While so far, most NBN connections have been limited to the NBN 100 tier as the top speed – that’s 100 Mbps downloads and 40 Mbps uploads – in 2020, new speed tiers were released, offering download speeds of 250 Mbps and 1000 Mbps (also known as “gigabit”). However, these speeds aren’t available for everyone just yet – in most cases, upgrades need to be made to the network to enable them for customers, and internet providers need to choose to offer them (at the moment, only a few do).
While you’re not required to have a NBN broadband connection or home phone if you don’t want one, the old copper phone network is being decommissioned and you will lose access to it once that happens in your area, making the NBN the only choice for wired broadband and phone. That’s not a bad thing, since it gives all consumers much more choice and cheaper prices, and the ability to switch providers easily without a lengthy waiting period.
There are several types of NBN in use around Australia, and which one you get depends on your location – you can’t choose which type you get. All connect to the same NBN in different ways and have different advantages and capabilities. To find out which type you have, search for your address on any NBN internet provider’s web site – it will instantly show you which connection type you have.
The NBN was a project started by the Rudd government a decade ago, and then modified and finished by the current government, as a publicly owned asset. At the moment, the NBN is still 100% government owned and run, but the longer-term plan has always been to sell it to recoup the huge cost of building it. While that will eventually happen, for the immediate future the NBN remains in public hands.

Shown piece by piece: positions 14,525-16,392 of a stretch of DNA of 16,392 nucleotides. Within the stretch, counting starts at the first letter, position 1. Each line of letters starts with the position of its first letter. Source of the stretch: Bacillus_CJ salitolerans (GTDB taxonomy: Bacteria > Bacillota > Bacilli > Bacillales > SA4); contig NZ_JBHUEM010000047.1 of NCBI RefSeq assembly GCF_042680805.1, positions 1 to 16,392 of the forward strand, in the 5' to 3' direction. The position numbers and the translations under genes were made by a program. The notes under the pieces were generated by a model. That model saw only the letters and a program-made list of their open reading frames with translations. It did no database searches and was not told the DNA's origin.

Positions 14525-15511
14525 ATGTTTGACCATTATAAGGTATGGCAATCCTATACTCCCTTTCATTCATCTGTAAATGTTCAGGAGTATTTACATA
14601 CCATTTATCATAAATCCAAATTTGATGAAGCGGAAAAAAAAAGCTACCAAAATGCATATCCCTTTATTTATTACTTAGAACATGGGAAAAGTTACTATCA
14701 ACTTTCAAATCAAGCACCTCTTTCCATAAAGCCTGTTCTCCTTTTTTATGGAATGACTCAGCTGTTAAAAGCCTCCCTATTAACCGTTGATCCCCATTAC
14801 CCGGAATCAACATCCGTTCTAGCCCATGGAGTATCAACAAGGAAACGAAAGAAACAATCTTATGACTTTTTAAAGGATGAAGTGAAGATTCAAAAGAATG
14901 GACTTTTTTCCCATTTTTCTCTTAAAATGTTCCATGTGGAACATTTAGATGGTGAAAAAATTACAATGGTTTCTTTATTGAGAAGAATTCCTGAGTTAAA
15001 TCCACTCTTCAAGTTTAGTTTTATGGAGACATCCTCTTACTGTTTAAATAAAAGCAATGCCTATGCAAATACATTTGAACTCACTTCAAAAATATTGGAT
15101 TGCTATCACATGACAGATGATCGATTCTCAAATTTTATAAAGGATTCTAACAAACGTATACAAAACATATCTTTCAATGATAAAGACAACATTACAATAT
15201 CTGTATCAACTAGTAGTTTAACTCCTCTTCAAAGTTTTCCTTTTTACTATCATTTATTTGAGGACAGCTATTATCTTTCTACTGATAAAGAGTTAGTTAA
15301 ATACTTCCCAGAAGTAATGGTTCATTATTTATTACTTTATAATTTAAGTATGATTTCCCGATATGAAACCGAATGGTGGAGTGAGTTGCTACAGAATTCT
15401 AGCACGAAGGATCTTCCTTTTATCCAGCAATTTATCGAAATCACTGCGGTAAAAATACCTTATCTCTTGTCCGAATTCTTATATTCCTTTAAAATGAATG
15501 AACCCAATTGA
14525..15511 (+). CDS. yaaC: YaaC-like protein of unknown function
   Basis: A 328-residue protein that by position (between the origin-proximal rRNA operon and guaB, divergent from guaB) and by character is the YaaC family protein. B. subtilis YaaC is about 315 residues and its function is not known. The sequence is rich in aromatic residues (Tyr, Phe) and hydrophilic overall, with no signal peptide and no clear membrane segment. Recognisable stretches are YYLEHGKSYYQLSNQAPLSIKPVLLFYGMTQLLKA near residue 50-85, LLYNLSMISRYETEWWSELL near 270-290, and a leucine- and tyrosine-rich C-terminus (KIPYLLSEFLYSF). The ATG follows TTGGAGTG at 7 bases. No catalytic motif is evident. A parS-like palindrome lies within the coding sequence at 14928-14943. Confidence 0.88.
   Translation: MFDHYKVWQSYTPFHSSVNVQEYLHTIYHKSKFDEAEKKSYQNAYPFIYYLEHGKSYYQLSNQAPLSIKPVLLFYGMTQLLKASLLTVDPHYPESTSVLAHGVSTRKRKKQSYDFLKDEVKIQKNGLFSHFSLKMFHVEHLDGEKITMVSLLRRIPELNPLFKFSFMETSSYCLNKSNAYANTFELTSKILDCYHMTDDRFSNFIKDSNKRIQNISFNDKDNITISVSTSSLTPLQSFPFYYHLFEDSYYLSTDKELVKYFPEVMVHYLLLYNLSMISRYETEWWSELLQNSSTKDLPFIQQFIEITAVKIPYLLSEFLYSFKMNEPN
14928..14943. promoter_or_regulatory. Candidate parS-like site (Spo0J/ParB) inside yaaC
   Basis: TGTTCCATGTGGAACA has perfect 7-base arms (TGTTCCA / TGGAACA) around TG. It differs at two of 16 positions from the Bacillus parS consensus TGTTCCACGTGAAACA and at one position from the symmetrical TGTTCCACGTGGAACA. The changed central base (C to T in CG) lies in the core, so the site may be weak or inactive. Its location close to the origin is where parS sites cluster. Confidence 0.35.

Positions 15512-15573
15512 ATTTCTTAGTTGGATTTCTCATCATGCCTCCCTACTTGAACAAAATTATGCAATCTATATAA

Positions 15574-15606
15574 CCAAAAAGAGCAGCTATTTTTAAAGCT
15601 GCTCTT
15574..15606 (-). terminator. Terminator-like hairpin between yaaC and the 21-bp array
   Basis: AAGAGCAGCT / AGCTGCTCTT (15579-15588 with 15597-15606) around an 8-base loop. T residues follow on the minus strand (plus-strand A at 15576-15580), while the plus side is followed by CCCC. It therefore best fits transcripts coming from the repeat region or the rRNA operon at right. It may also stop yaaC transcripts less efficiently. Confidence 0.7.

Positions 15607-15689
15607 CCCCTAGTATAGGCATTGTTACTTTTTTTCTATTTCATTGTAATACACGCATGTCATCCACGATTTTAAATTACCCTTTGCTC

If you’re experiencing slow or unreliable broadband on the NBN, the actual NBN network is unlikely to be the problem. It’s possible your internet provider may be having technical issues or suffering from congestion, so call them first. It’s also possible that you’re suffering from a local fault, either with the cable out in your street or the cabling in your home; you ISP can help you diagnose that. If you’re using wi-fi, make sure you test your connection using a computer plugged into your modem/router via Ethernet first – wi-fi is notoriously prone to interference causing slowdowns.
TV and the internet are closely connected these days, and there are plenty of options if you’re looking to get some entertainment with your internet connection. Fetch TV can be added to unlimited plans from several providers (like iPrimus, mentioned above) or if you’re more of a streaming user, Telstra’s bundle pulling together a Telstra TV box, free months of Binge and Foxtel Now, a home phone and unlimited broadband is TV value that’s hard to beat for $99/month. Telstra also offers well-priced bundles with Foxtel included. You can check out all the latest TV and internet bundles on our comparison page.
If money’s tight and you’re looking to get connected to the internet without breaking the bank, don’t worry – there are affordable plans available, and while they won’t break speed records, they’ll keep you connected just as well. Belong Broadband – which uses the Telstra network – has its Starter plan available for only $55/month, which gives you slightly more than NBN25 speed. It doesn’t get much cheaper than that – and they include a wi-fi modem too.
What’s best overall is going to depend on your specific needs, but the plan which gives the most bang for your buck is Telstra’s NBN50 Unlimited Data plan. It bundles a fast, reliable connection, a modem with 4G backup, a home phone with unlimited calls, free connection and three months of free Binge (more if you join Telstra Plus!)